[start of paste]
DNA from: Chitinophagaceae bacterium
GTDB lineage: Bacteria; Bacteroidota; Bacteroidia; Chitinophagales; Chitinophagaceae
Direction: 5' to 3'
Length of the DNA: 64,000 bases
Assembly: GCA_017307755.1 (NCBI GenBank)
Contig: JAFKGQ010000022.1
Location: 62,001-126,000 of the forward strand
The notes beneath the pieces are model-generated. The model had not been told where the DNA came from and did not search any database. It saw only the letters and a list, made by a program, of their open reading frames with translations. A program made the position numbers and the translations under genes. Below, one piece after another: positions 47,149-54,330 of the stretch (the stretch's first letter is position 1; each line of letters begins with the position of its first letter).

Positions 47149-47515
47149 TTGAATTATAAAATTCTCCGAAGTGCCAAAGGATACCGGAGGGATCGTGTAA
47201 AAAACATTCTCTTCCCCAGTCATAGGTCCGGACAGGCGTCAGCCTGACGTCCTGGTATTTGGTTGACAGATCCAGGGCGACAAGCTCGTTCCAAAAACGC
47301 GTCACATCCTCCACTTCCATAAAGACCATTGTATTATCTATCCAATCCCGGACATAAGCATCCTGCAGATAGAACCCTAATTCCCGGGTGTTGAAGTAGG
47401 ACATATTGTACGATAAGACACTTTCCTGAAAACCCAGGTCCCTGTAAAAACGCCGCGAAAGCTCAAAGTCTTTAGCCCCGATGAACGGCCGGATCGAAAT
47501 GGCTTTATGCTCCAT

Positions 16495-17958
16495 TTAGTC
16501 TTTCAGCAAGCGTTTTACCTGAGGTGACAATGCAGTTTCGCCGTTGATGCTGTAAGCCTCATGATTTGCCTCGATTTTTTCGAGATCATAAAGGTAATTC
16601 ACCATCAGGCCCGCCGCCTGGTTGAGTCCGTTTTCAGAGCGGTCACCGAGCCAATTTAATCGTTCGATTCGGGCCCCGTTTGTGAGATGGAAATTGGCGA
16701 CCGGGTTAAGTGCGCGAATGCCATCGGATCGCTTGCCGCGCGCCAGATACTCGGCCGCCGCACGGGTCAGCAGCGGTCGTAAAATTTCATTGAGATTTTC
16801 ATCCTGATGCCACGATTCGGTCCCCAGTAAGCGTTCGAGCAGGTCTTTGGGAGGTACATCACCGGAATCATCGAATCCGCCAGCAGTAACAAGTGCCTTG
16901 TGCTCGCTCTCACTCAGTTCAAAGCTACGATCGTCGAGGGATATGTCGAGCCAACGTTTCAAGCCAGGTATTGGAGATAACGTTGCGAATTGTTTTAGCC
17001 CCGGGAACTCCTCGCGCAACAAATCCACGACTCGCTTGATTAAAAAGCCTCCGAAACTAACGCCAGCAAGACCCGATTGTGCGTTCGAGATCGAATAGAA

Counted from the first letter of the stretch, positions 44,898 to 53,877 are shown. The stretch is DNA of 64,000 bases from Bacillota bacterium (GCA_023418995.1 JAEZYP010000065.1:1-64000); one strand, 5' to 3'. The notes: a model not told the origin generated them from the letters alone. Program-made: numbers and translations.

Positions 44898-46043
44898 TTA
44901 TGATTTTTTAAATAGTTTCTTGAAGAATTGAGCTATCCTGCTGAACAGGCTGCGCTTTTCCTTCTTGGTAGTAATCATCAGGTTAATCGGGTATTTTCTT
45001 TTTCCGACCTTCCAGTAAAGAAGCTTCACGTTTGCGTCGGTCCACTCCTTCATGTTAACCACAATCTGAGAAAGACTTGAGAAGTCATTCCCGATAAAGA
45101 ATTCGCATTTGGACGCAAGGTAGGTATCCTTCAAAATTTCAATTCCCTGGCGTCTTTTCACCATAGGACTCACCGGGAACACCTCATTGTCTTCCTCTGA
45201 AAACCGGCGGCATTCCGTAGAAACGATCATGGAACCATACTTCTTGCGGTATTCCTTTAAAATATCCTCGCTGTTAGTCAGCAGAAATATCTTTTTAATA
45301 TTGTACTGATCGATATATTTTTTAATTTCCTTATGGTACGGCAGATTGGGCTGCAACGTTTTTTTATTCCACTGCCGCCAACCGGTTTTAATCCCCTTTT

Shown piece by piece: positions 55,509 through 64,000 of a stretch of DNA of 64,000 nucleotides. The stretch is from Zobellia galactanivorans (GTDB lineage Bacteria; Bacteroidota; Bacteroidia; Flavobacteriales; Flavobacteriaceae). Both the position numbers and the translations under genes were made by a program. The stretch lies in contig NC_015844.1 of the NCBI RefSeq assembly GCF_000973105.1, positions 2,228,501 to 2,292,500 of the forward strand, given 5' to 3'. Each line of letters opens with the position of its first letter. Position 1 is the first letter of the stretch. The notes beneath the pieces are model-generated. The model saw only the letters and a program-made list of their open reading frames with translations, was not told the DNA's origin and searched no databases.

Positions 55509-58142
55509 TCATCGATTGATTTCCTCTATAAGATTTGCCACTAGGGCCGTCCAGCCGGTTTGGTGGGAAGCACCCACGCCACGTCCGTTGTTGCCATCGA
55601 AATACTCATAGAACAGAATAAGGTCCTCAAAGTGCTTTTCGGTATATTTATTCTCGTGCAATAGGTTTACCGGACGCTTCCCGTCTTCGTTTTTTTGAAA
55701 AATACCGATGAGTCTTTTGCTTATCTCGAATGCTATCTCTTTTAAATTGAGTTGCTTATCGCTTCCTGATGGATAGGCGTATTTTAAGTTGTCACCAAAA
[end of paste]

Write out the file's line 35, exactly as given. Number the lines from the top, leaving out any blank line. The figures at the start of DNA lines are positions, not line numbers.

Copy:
55701 AATACCGATGAGTCTTTTGCTTATCTCGAATGCTATCTCTTTTAAATTGAGTTGCTTATCGCTTCCTGATGGATAGGCGTATTTTAAGTTGTCACCAAAA